Pope Francis’ trip to South Korea provides a valuable opportunity to draw attention to the chronic human-rights abuses taking place in communist-led North Korea, Church rights’ activists say.

“He is in a unique position to speak for the voiceless people of the world’s most closed nation and to pray for peace, freedom and justice — and to draw the world’s attention to this tragic and often overlooked human tragedy,” Lord David Alton of Liverpool, a tireless campaigner on behalf of the nation’s citizens, told the Register.

The rogue state of 25 million people has long been in the spotlight for being one of the world’s worst human-rights abusers. But these abuses have only now come into sharp focus, thanks to a United Nations “Commission of Inquiry” published in February.

The damning report found the regime of Kim Jong-Il to be guilty of a “wide array” of “crimes against humanity,” even comparable to the Holocaust. The “gravity, scale and nature” of human-rights violations, it said, “reveal a state that does not have any parallel in the contemporary world.”

The inquiry, which drew on firsthand testimonies of more than 320 witnesses, listed crimes including “extermination, murder, enslavement, torture, imprisonment, rape, forced abortions and other sexual violence,” as well as religious persecution, forcible transfer and disappearance of persons and starvation. It noted an “almost complete denial” of freedom of thought, conscience, religion or expression and association.

“The unspeakable atrocities” being committed in political prison camps, it said, “resemble the horrors that totalitarian states established during the twentieth century.” It pointed out that the North Korean regime has “for decades pursued policies involving crimes that shock the conscience of humanity,” a fact that “raises questions about the inadequacy of the response of the international community.”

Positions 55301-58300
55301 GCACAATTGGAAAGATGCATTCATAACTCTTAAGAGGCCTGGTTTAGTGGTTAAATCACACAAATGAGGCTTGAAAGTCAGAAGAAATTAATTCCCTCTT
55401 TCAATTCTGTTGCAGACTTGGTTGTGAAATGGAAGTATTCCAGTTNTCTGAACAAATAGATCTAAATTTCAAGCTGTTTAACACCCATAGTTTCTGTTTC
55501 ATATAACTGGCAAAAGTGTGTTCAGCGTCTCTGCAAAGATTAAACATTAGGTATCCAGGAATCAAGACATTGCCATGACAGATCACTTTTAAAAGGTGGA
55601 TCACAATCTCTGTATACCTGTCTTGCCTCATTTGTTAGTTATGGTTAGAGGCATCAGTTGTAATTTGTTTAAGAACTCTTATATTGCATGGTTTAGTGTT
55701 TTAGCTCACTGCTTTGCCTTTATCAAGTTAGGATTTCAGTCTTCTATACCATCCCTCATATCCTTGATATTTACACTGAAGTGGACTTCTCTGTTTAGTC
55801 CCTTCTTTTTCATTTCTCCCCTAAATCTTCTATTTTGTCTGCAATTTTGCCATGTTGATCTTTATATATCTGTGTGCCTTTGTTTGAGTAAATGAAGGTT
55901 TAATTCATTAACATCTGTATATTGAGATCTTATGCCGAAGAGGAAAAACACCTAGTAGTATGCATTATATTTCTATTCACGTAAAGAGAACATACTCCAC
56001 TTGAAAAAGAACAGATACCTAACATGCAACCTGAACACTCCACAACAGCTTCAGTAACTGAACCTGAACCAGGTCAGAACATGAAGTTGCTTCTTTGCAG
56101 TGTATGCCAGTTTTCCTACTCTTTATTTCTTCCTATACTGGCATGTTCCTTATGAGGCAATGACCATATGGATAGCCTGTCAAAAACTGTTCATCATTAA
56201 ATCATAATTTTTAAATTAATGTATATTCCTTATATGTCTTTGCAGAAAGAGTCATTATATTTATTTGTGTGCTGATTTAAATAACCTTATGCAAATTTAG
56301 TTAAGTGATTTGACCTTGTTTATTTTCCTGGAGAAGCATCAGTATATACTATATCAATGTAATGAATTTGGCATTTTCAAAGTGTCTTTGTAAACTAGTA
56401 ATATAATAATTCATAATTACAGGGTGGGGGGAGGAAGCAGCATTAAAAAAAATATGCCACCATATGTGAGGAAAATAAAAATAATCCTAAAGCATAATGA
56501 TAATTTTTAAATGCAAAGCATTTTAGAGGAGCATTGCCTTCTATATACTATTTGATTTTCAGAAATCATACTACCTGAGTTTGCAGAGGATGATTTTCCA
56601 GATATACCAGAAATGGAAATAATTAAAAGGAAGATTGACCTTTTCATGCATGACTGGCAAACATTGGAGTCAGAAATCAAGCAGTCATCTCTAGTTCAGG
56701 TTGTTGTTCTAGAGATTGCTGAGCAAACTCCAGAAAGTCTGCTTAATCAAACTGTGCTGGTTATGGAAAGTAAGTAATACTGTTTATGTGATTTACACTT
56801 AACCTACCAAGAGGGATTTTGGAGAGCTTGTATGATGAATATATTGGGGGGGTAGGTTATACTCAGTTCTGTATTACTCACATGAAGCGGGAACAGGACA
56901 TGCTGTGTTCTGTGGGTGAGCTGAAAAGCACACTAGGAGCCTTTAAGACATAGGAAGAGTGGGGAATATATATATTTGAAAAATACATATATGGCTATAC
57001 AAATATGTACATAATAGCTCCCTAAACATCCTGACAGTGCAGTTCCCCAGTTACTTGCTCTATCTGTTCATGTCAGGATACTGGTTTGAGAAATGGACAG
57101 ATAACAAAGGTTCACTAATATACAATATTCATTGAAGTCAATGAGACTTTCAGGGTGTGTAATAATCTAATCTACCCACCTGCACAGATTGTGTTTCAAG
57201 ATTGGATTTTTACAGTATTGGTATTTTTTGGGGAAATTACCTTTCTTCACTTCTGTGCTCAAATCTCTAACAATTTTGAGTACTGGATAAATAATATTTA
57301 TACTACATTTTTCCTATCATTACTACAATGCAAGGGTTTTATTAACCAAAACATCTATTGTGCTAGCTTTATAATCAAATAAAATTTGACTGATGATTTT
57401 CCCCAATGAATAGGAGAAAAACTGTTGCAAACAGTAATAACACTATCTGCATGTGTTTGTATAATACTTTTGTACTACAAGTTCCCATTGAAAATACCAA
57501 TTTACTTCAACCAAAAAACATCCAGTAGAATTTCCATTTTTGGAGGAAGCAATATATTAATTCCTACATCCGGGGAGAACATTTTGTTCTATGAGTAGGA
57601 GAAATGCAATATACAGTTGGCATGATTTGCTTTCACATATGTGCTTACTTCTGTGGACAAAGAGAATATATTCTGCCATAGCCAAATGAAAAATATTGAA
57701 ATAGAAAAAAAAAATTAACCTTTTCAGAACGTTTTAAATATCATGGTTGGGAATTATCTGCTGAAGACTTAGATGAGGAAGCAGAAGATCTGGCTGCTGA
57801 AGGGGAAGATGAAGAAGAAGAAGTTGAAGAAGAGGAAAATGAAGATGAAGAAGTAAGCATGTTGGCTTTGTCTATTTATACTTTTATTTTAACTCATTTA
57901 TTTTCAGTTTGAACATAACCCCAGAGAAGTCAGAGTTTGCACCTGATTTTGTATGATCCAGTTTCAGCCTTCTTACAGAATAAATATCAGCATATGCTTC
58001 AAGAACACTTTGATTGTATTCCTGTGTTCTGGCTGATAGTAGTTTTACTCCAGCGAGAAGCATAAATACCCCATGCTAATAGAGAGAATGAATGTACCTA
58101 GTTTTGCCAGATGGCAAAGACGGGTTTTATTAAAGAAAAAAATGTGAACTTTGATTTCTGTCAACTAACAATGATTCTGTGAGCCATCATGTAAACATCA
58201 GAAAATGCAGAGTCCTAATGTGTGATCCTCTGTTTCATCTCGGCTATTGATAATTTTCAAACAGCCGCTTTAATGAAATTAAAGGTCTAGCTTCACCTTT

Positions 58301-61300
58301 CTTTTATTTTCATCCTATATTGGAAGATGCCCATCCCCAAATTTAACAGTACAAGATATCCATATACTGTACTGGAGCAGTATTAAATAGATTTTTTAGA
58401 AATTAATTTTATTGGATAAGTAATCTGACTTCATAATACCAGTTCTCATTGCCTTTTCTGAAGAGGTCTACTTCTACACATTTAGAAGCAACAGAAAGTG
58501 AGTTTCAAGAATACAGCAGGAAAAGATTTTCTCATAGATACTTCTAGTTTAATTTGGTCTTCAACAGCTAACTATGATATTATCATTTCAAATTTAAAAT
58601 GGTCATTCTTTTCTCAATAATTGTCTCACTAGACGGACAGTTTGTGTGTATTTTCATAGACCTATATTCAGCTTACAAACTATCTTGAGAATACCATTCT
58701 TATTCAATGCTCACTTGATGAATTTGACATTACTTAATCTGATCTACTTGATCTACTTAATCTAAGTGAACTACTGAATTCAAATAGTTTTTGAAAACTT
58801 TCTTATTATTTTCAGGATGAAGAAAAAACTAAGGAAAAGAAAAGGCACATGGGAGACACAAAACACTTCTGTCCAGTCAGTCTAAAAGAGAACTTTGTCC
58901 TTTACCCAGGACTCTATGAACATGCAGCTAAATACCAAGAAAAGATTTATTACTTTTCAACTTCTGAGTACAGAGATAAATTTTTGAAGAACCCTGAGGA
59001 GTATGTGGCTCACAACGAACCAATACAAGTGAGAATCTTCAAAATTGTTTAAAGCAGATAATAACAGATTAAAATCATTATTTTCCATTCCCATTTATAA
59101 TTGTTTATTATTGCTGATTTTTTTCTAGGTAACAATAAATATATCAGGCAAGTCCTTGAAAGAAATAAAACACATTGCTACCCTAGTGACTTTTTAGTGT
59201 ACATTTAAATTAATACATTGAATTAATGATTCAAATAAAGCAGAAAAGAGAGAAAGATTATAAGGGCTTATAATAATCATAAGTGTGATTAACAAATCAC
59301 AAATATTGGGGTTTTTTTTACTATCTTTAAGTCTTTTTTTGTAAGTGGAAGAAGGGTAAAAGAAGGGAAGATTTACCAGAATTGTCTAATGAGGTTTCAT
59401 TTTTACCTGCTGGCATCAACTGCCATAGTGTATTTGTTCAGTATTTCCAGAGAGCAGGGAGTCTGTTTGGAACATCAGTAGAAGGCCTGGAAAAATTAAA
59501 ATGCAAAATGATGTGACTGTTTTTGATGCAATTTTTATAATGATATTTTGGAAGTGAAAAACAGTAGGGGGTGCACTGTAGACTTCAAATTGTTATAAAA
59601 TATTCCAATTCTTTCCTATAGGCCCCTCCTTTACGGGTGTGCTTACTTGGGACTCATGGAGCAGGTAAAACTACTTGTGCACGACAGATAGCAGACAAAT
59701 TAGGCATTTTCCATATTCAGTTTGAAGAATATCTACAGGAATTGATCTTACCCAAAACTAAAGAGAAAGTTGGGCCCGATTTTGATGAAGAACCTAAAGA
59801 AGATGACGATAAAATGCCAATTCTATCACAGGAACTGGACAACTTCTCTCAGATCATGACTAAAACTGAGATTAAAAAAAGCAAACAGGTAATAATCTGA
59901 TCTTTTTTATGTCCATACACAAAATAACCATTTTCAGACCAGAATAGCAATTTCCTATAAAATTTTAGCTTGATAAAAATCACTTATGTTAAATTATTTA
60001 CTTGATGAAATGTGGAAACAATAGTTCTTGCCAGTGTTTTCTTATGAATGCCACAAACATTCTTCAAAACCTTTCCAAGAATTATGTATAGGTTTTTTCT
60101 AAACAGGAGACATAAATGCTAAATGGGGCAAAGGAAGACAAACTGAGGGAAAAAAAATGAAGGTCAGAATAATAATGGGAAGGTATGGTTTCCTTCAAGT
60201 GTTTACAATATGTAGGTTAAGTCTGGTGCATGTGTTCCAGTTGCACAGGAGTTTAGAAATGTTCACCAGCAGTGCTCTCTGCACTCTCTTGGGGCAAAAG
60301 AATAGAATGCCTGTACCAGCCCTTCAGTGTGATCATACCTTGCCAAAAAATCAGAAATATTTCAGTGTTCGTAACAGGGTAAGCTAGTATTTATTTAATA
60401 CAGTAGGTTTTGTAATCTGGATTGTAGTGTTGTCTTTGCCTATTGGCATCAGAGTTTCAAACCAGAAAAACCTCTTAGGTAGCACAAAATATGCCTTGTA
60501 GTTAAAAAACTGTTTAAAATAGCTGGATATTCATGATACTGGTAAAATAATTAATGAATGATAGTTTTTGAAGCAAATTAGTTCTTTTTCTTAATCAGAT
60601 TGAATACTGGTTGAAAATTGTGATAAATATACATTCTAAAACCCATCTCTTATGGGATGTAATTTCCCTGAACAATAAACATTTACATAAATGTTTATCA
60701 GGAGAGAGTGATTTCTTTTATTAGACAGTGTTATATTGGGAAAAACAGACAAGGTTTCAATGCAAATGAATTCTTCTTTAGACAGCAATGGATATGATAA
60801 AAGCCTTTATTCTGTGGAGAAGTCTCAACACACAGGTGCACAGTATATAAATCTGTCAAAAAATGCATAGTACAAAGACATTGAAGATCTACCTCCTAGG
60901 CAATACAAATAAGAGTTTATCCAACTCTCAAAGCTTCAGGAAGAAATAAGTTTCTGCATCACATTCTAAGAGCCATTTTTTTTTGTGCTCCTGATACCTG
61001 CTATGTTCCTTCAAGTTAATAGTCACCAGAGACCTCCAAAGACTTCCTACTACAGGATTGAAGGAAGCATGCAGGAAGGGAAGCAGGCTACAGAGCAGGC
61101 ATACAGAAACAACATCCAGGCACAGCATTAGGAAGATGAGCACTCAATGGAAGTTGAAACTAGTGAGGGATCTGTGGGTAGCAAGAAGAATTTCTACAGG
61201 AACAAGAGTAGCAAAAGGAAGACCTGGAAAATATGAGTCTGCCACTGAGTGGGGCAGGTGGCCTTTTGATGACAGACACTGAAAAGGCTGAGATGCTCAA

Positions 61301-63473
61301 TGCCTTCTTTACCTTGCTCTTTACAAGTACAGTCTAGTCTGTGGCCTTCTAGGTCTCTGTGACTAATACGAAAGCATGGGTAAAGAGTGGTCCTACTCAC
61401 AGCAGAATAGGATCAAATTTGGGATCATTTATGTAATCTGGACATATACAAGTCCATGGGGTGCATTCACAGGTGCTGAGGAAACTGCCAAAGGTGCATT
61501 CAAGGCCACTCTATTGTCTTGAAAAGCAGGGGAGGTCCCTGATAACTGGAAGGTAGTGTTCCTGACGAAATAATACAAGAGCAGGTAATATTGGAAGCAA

Benedict Rogers, East Asia director for the international human-rights organization Christian Solidarity Worldwide (CSW), said he hopes the Holy Father will speak about the suffering of all North Koreans, particularly Christians, and call for a “worldwide prayer” on their behalf.

Pope Francis visits South Korea this week to participate in two main events: Asian Youth Day and the beatification of 124 South Korean martyrs, mostly laypeople who gave their lives for the faith during decades of persecution in the 19th century.

Lord Alton said the beatification will present “a rare and vital opportunity to call for prayer for modern-day martyrs and those suffering for their faith in North Korea.” He believes the visit has the potential to be as effective as Pope John Paul II’s nine-day historic visit to Poland in 1979 that helped sow the seeds for the collapse of Soviet communism.
Just as that visit “changed the world and created a revolution of conscience,” he said, so Pope Francis “has the opportunity to express solidarity with the suffering Koreans of the North.”

Officially an atheist state, North Korea sees organized religious activity as a potential challenge to the nation’s leadership, and Rogers sees no sign of that changing. Along with Lord Alton, he recently visited four state-controlled Potemkin-style churches in Pyongyang: two Protestant, one Catholic and one Russian Orthodox.

“We have been told that the congregations for these churches are brought in on buses when foreign visitors come and that it is orchestrated and tightly controlled,” Rogers said. “Outside these churches, Christians worship in secret and in real fear.”